Today I’m going to use two words you may find nasty (or, as some say, “nassy”). But think of today’s column as you do medicine — something that is good for you, even necessary. So take your meds and keep reading. Here they are, those two words. Ready? Subject, verb. KEEP READING! I promise that you will be a better language person if you’ll just soldier on with me here. It won’t hurt (much).
The problem is this: More and more people, it seems, are using singular verbs with blatantly plural subjects … and to illustrate the silliness, the ugliness, the just-plain-wrongness of that, I have collected examples from the press.
From People magazine: “Praise and solid scores from the DWTS judges wasn’t enough for [the contestant], who was sent packing Tuesday night.” Do you see the problem? Praise and solid scores wasn’t, it says. You, knowing better, would realize that X plus Y equals two things. Two things make a plural! So you’d say “X and Y weren’t enough,” or “praise and solid scores weren’t enough,” right?
Think of it this way. Would you say, “We was happy” or “We were happy”? With a plural subject, “We,” you’d use a plural verb, “were.” This is easy, right? We (plural) were (plural) happy. I’m feeling pretty pleased, myself!
So why would People — or any other publication — say that praise (that’s one thing) and solid scores (that’s at least one other thing) “wasn’t” enough? Dunno.
This from Patti Davis, daughter of Nancy and Ronald Reagan: “How lucky celebrities are to be able to go to one of these [rehab] facilities and to benefit from the wisdom and help that waits behind the gates.” So, we have a plural subject (“wisdom and help”) followed by a singular verb (“waits”). Yech.
Try this statement from newspapers concerning a song from the wildly successful High School Musical 2 and quoting co-star Monique Coleman: “It was performed very beautifully and the connection and chemistry was just exceptional.” You’re starting to catch the problems, right? The connection (that’s one thing) and chemistry (that’s a second thing) “was” — uh-oh! We’re in “We was happy” territory!
Now read this from the President’s Challenge Adult Fitness Test: “Muscular strength and endurance is critical to both your health and ability to carry out daily activities.” So, both strength and endurance is critical, eh? And I bet the adults is hungry, too. Maybe they even is as hungry as they is happy.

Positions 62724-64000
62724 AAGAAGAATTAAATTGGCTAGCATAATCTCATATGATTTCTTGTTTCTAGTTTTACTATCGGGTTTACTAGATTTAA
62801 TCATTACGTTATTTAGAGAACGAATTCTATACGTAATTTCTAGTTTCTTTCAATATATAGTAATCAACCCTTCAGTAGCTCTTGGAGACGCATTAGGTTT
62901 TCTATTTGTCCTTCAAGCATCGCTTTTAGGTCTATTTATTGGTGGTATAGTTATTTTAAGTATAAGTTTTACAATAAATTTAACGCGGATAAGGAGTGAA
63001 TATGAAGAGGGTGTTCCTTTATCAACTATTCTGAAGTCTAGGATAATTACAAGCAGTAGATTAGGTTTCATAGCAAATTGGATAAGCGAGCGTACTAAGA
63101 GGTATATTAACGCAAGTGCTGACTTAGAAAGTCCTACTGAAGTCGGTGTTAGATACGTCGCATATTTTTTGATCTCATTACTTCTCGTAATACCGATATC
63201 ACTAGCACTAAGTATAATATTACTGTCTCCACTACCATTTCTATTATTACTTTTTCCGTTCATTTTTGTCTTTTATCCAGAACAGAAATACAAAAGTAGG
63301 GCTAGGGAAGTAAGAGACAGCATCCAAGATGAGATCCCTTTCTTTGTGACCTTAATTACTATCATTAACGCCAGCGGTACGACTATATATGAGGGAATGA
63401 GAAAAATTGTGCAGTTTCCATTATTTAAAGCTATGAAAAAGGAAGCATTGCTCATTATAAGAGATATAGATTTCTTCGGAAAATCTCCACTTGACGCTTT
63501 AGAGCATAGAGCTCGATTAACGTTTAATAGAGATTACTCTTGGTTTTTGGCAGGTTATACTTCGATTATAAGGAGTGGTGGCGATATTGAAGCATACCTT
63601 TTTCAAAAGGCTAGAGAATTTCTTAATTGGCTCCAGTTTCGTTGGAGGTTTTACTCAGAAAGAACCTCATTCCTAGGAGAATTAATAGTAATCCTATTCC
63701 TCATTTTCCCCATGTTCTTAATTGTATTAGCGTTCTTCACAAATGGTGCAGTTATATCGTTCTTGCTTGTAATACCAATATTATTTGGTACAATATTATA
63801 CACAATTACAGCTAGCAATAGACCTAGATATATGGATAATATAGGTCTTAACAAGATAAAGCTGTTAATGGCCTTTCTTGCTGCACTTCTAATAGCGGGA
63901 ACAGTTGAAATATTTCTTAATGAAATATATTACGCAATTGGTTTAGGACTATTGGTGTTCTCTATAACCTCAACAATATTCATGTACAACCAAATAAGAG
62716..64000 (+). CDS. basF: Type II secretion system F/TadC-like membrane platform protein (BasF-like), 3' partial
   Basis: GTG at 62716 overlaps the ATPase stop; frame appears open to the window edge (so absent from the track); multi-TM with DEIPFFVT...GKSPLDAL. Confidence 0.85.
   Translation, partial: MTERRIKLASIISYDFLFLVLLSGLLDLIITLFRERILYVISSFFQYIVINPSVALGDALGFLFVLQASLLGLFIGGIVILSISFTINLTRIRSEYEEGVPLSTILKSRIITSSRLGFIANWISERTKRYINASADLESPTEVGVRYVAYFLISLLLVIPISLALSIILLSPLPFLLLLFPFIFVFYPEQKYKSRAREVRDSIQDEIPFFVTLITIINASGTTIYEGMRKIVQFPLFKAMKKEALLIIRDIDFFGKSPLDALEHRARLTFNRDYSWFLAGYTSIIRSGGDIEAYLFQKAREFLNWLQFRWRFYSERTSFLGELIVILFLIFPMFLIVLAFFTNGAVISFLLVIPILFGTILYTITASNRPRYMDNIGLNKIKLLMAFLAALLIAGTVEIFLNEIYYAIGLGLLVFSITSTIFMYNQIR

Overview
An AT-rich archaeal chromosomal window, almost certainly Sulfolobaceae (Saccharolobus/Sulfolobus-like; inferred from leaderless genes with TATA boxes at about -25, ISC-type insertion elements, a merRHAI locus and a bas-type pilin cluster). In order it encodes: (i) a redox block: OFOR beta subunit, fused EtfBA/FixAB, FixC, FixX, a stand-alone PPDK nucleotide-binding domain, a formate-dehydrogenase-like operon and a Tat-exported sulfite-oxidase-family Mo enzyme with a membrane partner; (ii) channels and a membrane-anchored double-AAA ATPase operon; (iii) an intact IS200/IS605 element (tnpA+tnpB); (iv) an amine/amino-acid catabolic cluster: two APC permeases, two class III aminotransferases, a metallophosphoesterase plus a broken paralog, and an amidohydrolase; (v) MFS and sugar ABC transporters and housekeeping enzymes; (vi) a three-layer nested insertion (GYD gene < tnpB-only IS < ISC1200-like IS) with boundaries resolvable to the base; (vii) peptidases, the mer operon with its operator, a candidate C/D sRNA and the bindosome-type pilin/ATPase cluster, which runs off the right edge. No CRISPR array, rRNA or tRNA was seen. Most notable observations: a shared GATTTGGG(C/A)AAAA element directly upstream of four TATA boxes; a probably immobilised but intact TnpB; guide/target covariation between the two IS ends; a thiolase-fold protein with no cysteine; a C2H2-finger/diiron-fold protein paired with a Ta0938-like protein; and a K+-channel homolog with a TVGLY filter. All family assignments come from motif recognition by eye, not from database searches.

We’re not finished. I’ve been clipping examples for this peeve for a long time, and the scissored snippets are covering my desk (or, they is covering it). Here’s one from a monthly magazine talking about a baseball team’s on-field host, named Spaz: “Never before has a name and personality matched up this perfectly.” How about matching a plural subject with a plural verb?
In the paper, from last MLK Jr. Day: “The nuance and breadth of Martin Luther King Jr.’s message escapes most Americans.” Evidently, plural verbs escape us, too.
This one, with the paper quoting a new author/publisher, is amazing: “The three things that helped me realize my dream is belief, determination and the preparation.” Oh my. Well, I s’pose the three things is important, all right.
Did you read any of the praise for talented Jim Schlosser when he retired from the News & Record? One award he was given had this as part of its presentation: “While newspapers and journalism has changed over many years, readers of the News & Record know when they see the Jim Schlosser byline … .” Got it?
And this from a regional radio broadcast: “More information and a list of sponsors is available … .” Look closely at that quote and you can see one of the reasons that we tend to use a singular verb with a plural subject. Whoever wrote it probably thought that “a list” was the subject, and so a singular verb was the way to go.
In truth, the more distance — and the more words — you have between the subject and the verb, the more likely you are to make the plural-singular agreement mistake. A second common reason for the error is having a collective noun (crowd, family, group, committee, etc.) as the subject. Those really do tend to take a singular verb — the crowd was dispersed, the group is ready to meet, the family was in attendance.
But don’ gimme no “We was happy” talk.